Discover a Slice of the Old West as We Camp in Secluded Luxury Near Big Sky
Day 1: Bozeman, Montana
Arrive in Bozeman, an Old West town with a rich mining and trapping heritage and 40 individual properties on the National Register of Historic Places. Contemporary Bozeman, whose booming economy now features more software designers than ranchers, is home to Montana State University and offers a wide range of cultural and outdoor activities.
Day 2: Mammoth Hot Springs / Lamar Valley / Cooke City
Montana's legendary Rocky Mountain scenery is on display as we drive over Bozeman Pass to Livingston, then south through the Paradise Valley, following the Yellowstone River along the base of the Absaroka Range. Pointed peaks rise on either side all the way to Gardiner, where we enter Yellowstone National Park. Yellowstone's unrivaled sights overlie a supervolcano, its subterranean geology shaping the park's surface in dramatic ways. Geyser basins punctuate the pine forests while boiling pools and steam vents nurture grassy meadows that fill with bison and elk, a healthy population of which have helped foster the return of wolves to the American landscape.
Our first stop inside the park is Mammoth Hot Springs, where thermal water spills over white travertine terraces that have been described as a “cave turned inside out.” Strange heat-loving organisms called thermophiles live on the terraces, adding their own distinct colors to the mineral-laden evidence of deep volcanic forces. From Mammoth, we head to the Lamar Valley in the park's remote northeast corner in search of resident wildlife—wolves, bison, bears, elk, pronghorn, eagles and bighorn sheep—most active early and late in the day. Bison are prevalent along the road, and our North American Safari Trucks,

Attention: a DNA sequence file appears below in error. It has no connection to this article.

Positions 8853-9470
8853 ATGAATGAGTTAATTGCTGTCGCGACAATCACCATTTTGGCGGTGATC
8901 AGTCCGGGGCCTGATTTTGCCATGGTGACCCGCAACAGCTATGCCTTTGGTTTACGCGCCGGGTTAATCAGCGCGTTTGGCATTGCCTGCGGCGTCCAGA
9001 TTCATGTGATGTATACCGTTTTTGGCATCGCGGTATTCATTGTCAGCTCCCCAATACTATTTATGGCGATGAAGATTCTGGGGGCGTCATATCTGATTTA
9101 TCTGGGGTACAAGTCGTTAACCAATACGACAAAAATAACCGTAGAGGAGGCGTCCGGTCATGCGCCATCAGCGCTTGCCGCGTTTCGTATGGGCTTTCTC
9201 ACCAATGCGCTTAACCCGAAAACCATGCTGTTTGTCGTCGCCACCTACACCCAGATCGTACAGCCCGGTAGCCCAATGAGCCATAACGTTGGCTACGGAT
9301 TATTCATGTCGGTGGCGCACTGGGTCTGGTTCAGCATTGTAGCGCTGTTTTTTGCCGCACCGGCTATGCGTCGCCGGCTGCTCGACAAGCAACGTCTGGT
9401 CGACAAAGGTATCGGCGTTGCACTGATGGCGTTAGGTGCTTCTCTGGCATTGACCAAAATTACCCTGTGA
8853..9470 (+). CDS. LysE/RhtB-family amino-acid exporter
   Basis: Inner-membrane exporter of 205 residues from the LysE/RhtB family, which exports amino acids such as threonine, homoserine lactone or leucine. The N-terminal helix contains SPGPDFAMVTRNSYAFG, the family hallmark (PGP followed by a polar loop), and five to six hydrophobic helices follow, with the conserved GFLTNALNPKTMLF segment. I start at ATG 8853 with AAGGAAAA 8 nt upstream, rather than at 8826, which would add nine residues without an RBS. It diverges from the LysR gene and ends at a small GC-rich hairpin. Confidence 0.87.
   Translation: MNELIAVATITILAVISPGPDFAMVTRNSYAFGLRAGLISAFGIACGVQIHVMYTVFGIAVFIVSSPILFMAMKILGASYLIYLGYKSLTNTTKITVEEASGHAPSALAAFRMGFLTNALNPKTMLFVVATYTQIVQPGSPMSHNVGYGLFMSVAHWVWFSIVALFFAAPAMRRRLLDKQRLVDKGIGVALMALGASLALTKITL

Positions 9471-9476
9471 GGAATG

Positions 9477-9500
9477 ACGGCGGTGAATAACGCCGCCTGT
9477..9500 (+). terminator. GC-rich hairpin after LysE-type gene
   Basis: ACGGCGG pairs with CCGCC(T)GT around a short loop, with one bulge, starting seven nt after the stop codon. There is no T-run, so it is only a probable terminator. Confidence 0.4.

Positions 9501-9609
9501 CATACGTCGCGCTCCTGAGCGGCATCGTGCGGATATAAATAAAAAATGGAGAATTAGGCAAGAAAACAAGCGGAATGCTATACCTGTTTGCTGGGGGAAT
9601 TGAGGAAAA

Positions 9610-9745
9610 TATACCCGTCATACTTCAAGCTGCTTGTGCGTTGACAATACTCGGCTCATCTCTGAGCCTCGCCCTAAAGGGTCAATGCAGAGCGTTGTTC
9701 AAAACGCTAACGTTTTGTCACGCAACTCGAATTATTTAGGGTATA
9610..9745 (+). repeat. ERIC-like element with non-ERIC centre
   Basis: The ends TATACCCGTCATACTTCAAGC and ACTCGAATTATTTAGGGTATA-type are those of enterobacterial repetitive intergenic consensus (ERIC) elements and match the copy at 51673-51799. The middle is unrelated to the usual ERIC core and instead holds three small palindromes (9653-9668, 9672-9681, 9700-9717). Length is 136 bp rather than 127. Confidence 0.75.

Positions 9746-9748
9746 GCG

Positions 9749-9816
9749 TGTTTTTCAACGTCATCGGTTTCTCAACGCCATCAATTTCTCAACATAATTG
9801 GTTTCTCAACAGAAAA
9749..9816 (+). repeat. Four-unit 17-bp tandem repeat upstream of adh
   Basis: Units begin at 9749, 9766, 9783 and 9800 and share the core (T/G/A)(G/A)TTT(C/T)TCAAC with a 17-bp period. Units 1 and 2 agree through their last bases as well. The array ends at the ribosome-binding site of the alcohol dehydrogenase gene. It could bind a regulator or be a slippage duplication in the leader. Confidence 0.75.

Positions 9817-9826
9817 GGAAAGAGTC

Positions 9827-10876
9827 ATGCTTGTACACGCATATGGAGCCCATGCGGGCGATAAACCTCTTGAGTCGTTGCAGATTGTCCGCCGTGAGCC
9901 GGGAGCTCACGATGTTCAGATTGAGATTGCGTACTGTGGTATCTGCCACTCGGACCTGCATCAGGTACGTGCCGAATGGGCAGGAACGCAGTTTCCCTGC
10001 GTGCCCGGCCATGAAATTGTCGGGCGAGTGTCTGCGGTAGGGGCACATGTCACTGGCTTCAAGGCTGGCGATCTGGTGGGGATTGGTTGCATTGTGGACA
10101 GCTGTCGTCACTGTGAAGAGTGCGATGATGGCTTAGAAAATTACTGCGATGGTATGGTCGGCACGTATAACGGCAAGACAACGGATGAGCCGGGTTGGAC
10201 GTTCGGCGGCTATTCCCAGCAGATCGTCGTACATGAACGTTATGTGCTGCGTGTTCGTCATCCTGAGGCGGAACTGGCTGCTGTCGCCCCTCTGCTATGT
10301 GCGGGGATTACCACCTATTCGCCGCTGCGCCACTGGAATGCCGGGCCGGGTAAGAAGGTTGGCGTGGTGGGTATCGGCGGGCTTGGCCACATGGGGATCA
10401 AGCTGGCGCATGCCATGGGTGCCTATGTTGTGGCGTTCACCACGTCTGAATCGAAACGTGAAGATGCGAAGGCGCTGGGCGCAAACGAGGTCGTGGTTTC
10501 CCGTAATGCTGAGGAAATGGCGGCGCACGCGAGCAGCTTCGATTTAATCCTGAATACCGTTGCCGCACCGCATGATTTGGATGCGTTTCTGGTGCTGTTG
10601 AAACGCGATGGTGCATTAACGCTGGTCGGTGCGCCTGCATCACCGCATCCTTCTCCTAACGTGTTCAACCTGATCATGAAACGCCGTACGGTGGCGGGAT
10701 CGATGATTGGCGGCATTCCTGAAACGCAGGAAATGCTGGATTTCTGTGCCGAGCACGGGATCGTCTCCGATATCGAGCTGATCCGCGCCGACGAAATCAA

with big windows and double-wide pop-top roof hatches, offer an unimpeded vantage point. Spend the night in Cooke City at the base of the Beartooth Range.
Day 3: Lamar Valley Wolf & Wildlife Quest
Rising early, we set out before first light in search of wolves. As dawn illumines the Lamar Valley, our high-powered spotting scope is poised to observe wolves from a distance without disturbing their natural behavior. The valley’s rolling meadows have been the prime locus for wolf watching since these apex predators were reintroduced to Yellowstone in 1995. Our Expedition Leaders have worked for years with researchers on site who track the packs daily, and together they provide us every opportunity to find these magnetic animals in their natural surroundings. The Lamar Valley is home to a rich array of other wildlife, too, which we expect to see even if wolves remain elusive. Later today, visit with local wildlife photographer Dan Hartman, who has spent years chronicling Yellowstone's wolves in powerful images. Dan opens his Cooke City gallery to us and shares stories of his Yellowstone adventures as we enjoy private conversation time together.
Days 4–5: Exploring Yellowstone National Park